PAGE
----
After seeing a decrease in the percentage of fourth graders who passed the standardized test CMAS in 2018, district executives felt compelled to make a change. “We targeted support specifically for …
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To view Spring 2019 CMAS results at the state and district levels, visit www.cde.state.co.us/assessment/cmas-dataandresults-2019.
After seeing a decrease in the percentage of fourth graders who passed the standardized test CMAS in 2018, district executives felt compelled to make a change.
“We targeted support specifically for fourth grade” as one of several district goals, Chief Academic Officer Matt Flores said. “Fourth grade is always interesting because the learning becomes a little more complex,” including that, as opposed to learning general concepts, “they’re required to compare and contrast.”
When Jefferson County's 2019 CMAS results came in on Aug. 15, the district saw the results of its efforts: a 4.8% increase in the percentage of fourth graders who passed English and a 0.5% increase in math. The percentage of students who met or exceeded standards in fourth grade English (56%) was the highest passing percentage out of any subject at any grade level in the district.
For fourth graders, Jeffco achieved higher increases than all other surrounding districts, with Clear Creek School District matching the 4.8% increase in English.
However, the third, fifth, sixth and seventh grades saw slight decreases in the percentages of students who passed both subjects, as opposed to the increases seen by a number of surrounding districts, including Douglas County, which saw improvement in every subject for every grade.
Jeffco exceeded the state average changes for fourth graders, which weighed in at a 1.9% increase in English and a 0.3% decrease in math. For other grades, the district’s change was lower than the state average changes, except for in eighth grade math.
To improve the fourth grade scores specifically, one of the main strategies the district employed was to collaborate with teachers in some schools during the planning process, Flores said. The change encouraged teachers to “take into consideration Colorado Department of Education (standards) and creating relevant and engaging opportunities,” he said.
Representatives from the district also provided help with interpreting test scores, said Principal Karla Hankins of Mortensen Elementary in Ken Caryl. During the school’s fourth-grade-level meetings, teachers learned how to study the previous year’s CMAS scores, as well as 2018-2019 Measures of Academic Progress (MAP) test scores, to determine which concepts students struggled with.
One other change was the introduction of one-to-one devices – laptops or tablets issued to students for school use – for Mortensen students in the 2018-2019 school year.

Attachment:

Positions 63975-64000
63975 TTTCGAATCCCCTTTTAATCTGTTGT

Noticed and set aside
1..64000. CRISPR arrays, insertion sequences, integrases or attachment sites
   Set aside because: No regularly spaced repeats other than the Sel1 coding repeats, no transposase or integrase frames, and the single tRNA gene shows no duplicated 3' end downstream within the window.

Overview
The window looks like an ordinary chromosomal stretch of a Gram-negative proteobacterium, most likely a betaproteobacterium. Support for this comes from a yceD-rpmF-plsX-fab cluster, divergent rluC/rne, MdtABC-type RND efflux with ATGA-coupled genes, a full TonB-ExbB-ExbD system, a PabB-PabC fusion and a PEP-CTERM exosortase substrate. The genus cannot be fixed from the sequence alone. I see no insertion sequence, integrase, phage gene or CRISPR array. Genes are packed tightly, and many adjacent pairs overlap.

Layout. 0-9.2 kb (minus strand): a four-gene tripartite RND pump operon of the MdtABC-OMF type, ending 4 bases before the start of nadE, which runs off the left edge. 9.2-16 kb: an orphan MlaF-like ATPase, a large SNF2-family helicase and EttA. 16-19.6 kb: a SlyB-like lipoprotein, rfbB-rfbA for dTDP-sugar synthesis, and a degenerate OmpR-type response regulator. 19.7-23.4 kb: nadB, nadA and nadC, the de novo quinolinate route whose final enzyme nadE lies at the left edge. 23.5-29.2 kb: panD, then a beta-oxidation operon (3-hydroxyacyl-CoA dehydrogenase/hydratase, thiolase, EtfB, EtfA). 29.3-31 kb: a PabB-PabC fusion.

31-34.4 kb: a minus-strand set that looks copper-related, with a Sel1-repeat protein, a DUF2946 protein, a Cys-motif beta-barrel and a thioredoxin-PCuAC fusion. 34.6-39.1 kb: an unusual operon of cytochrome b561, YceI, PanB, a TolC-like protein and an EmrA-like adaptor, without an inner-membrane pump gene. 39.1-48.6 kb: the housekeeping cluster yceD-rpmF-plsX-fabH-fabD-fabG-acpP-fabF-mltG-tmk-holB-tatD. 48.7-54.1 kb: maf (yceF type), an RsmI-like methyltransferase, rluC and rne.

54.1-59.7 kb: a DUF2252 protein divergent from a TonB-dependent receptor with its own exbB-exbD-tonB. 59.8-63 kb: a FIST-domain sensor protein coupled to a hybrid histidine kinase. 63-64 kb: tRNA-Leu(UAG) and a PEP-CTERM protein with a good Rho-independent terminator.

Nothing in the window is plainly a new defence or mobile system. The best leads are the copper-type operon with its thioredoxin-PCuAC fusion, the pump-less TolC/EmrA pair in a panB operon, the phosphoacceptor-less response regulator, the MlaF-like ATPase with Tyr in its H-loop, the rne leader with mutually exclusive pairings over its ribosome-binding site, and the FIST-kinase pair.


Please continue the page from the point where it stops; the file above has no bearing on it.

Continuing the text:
“CMAS is totally online, but students did not always have access to technology in years past,” she said. As a result, some students struggled with “using the scrollbar, clicking and dragging – all those computer skills.”
The dedication and new techniques showed in the school’s scores: Mortensen saw an increase in the percentage of fourth graders who passed English and math, which achieved higher rates of improvement than any other grade at the school.
Golden’s Free Horizon Montessori likewise saw its highest increases with fourth graders. Though the charter school does not participate in district-wide trainings, the school takes advantage of “many of the resources available to us as a mechanism for assuring our ends align” with the district’s, said Principal Kresta Vuolo.
Determined to improve test scores alongside the district, Free Horizon Montessori also put a special emphasis on preparing students for the online aspect of the test.
“Our teachers (took) online sample tests so they could better understand the expectations of students, specifically related to navigating the online system,” Vuolo said. “From there, teachers provided students the opportunity to take a portion of the practice tests where they were able to ask questions about navigation.”
In addition to preparing students for the online aspects of the test, the district also advised focusing on and the application aspect, which asks students not only to recall general formulas, but to understand how to approach word problems.
At Stott Elementary, students especially focused on application after the school received a grant from the district to build a Science, Technology, Engineering and Math (STEM) lab. In the lab, students have used technology for a variety of projects: they’ve created weather reports with a 9NEWS reporter and Skyped with Superintendent Jason Glass, said Principal Caryn Jehn-McCormick.
“We’ve been asking, ‘what is that different way we can teach material to our kiddos who didn’t grasp it the first time?’ Looking at that very quickly made a big difference,” she said. “The lab lets our kids see how all subjects come together for a common purpose. It’s got our kids excited to learn, and it’s got our teachers excited to teach.”
While the district has not announced whether it will continue to target the fourth grade or focus on another group this year, principals have been told the new goals will be announced soon, she said.
As new strategies emerge to promote learning, fourth grade teachers have become “very eager to continue” their progress, Hankins said.
“We got really clear on what the state standards mean,” Hankins said. “We’re (figuring out) what our children need to learn, how we’ll know they’ve learned it and what we’ll do to intervene if we see somebody’s struggling.”
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